The Conley sports a very nice (and huge) Darlot so for the most part it very much looks the part, especially when I have my dark cloth hanging on it. The tripod shown in the pictures is of course a turn of the century Kodak. I have two original 1860's vintage tripods, but both are too fragile to be used safely. The kodak is very sturdy and for the moment I would rather live with the farby nature of it, then see my camera crash to the ground.

Until such a time that I either have the time to build my own 1860's portrait camera, or the money to restore an original. The cameras I currently use will do for this coming spring/summer vending season, perhaps the following year I will upgrade.

Options: ReplyQuote
Re: Itinerant Photographers Wagon... mid 19th century.
Posted by: Ray Morgenweck ()
Date: December 11, 2010 10:04PM

the only drawback in working like this is wind+varnish.

but you already know that.

Options: ReplyQuote
Re: Itinerant Photographers Wagon... mid 19th century.
Posted by: Yaquina ()
Date: December 12, 2010 02:09AM

If I flip the dark cloth up onto the support arms it allows me to varnish the plates in the cubby of the darkbox with my alcohol lamp. It cuts down the wind quite a bit. I assume you are talking about getting dust in the varnish?

Options: ReplyQuote
Re: Itinerant Photographers Wagon... mid 19th century.
Posted by: Eddie ()
Date: December 13, 2010 08:27AM

where are the handles for the wagon? how do you move it?

Options: ReplyQuote
Re: Itinerant Photographers Wagon... mid 19th century.
Posted by: dunniway ()
Date: January 02, 2011 03:55PM

D. Geraths (and other wet plate photographers) I really like your portable set up. Thanks for sharing.

Here is something you might like to participate in? I am doing a contemporary portfolio at the Luminous Lint site along with my Indian portfolio. I talked with Alan Griffin, the Luminous Lint site creator about this and he liked the idea. He would like to start with color contemporary views of 'us' re-enactor collodion photographers using portable/field dark rooms.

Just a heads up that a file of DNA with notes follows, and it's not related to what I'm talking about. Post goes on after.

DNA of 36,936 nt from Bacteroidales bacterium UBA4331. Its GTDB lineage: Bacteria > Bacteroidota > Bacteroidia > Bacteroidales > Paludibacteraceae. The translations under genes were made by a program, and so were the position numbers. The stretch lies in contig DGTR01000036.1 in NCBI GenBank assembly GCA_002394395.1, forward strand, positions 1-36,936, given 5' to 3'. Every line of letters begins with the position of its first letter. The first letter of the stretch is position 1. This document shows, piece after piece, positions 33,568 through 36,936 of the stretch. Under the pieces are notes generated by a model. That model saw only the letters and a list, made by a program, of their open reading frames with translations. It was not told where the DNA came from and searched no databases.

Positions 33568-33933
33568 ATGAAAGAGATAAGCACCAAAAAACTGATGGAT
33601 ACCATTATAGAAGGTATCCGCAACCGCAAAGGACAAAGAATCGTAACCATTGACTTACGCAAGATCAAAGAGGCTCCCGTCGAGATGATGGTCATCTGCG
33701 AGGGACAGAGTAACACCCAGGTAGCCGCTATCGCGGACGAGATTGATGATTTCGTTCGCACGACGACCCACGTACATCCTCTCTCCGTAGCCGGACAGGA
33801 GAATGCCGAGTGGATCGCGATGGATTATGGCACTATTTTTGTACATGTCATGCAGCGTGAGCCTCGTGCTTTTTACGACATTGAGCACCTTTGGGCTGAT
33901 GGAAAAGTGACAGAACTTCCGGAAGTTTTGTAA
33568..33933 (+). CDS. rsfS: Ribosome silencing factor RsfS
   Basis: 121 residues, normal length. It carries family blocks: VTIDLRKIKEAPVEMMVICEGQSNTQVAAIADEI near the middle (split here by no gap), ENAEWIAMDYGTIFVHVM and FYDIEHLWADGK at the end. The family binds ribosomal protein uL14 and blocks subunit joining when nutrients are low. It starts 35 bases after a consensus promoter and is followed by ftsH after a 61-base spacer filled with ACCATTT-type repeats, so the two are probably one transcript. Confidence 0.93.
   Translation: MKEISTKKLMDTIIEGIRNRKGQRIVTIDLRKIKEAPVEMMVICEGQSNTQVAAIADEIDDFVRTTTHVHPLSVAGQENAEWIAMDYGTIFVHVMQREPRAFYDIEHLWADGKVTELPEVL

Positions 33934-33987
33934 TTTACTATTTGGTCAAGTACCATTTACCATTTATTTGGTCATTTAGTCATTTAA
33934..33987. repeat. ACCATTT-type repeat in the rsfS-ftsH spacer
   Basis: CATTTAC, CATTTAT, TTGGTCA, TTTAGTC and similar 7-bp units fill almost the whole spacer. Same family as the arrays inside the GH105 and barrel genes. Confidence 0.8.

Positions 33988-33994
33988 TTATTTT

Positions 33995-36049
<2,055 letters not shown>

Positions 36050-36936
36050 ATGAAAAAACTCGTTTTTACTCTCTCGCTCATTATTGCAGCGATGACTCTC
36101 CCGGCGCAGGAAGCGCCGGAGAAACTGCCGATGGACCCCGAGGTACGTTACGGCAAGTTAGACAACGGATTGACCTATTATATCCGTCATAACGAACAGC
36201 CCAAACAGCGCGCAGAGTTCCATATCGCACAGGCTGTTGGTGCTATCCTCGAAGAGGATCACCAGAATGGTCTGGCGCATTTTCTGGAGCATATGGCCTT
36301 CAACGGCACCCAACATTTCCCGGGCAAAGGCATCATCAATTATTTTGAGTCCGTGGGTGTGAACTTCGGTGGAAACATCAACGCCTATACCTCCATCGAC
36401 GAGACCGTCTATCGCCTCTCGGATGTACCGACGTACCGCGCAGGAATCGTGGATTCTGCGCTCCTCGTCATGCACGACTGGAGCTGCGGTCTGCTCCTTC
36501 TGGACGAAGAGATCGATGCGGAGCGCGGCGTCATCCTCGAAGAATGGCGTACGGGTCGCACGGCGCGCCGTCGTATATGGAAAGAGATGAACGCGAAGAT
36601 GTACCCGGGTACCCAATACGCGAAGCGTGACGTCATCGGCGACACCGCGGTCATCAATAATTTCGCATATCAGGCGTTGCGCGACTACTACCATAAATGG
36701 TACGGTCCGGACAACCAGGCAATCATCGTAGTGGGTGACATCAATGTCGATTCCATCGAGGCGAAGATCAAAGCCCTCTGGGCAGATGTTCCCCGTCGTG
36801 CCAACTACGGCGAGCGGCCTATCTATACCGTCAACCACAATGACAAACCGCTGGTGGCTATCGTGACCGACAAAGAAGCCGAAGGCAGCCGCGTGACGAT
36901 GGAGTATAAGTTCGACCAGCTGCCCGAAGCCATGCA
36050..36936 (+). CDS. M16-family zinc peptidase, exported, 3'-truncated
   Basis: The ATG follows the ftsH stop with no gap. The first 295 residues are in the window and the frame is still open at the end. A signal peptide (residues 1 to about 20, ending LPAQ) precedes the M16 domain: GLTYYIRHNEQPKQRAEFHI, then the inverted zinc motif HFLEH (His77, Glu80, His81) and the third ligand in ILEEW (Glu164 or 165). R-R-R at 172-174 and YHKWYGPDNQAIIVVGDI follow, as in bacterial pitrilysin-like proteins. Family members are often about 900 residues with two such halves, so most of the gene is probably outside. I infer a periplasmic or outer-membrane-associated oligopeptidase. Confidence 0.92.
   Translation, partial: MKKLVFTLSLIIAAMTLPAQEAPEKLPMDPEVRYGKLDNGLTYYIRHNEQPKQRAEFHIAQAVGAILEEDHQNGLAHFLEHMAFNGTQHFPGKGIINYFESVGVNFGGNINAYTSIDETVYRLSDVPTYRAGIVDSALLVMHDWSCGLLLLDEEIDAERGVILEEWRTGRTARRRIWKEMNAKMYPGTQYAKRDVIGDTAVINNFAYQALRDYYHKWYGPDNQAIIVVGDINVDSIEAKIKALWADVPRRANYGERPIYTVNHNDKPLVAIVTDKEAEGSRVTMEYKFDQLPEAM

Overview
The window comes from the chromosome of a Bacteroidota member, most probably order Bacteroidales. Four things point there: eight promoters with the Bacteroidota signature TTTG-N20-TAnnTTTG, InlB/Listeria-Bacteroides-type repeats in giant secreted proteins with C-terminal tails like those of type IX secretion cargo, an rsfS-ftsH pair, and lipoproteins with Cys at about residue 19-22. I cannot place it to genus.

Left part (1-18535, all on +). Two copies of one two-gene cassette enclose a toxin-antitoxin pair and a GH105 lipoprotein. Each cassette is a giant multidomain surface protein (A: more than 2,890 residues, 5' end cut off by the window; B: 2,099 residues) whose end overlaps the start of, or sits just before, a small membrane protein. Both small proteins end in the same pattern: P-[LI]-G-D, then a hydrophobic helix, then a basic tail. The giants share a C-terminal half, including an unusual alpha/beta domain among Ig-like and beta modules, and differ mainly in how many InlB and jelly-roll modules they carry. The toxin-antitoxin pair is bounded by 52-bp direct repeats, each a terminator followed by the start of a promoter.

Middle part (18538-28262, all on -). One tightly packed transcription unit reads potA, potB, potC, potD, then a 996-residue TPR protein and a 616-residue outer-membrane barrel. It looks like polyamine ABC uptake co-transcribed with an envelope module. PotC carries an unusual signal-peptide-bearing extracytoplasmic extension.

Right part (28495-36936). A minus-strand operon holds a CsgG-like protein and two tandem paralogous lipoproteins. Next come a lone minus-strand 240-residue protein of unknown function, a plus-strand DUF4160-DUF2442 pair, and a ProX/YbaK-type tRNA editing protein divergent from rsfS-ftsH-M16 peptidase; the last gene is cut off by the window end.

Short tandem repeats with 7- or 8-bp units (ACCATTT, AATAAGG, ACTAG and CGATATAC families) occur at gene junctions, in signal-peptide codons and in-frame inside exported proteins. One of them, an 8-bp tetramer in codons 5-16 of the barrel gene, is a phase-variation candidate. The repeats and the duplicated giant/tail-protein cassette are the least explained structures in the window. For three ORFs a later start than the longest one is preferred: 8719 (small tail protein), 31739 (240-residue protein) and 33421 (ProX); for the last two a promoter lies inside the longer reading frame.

This would be a coat tail to the exhibition on his web site below. I am trying to keep the 'living history' views this time around. Maybe later we will just do portable darkrooms of any kind. He wants color images like you have shown here at least 1000 + pixel size. Yes, period collodion images are good too.

Would you consider forwarding me any images in this post, of you with your darkroom, just the darkroom, you working in your portable darkrooms, etc. I just need a caption/credit line so you can be credited in this online exhibition. Below are a few examples I have already. Thank you for a timely attention to this self promotion.

Email them to me at will@dunniway.com. Cheers>>>Will Dunniway

Here is a Dark tent period engraving woodcut exhibition last year in Luminous Lint. This is what started the discussion.
http://www.luminous-lint.com/app/vexhibit/_THEME_19thc_Studio_Dark_Tents_01/5/0/0/

Options: ReplyQuote
Re: Itinerant Photographers Wagon... mid 19th century.
Posted by: phuphuphnik ()
Date: January 02, 2011 04:38PM

Now THIS is a compliment!

Options: ReplyQuote
Re: Itinerant Photographers Wagon... mid 19th century.
Posted by: Ray Morgenweck ()
Date: January 03, 2011 05:52PM

you know you GOTTA shoot these photos wetplate, dont you?? ;-)

Options: ReplyQuote
Re: Itinerant Photographers Wagon... mid 19th century.
Posted by: Yaquina ()
Date: January 06, 2011 09:20PM

Email sent.

I would love to include some really good shots of the wagon and such, but seeing as it is not the greatest weather here at the moment it might take a couple of weeks before I can submit some.

Is there a deadline?

Options: ReplyQuote
Re: Itinerant Photographers Wagon... mid 19th century.
Posted by: dunniway ()
Date: January 14, 2011 01:05PM

Just email me these images posted here. I will keep you posted when I put the Luminous Lint exhibition together. My Mother is in the process of dying (1-3 months) so life took a quick turn on me. I will finish it sooner than later. Thank

email: silverandsun@mac.com

Options: ReplyQuote


Sorry, only registered users may post in this forum.
This forum powered by Phorum.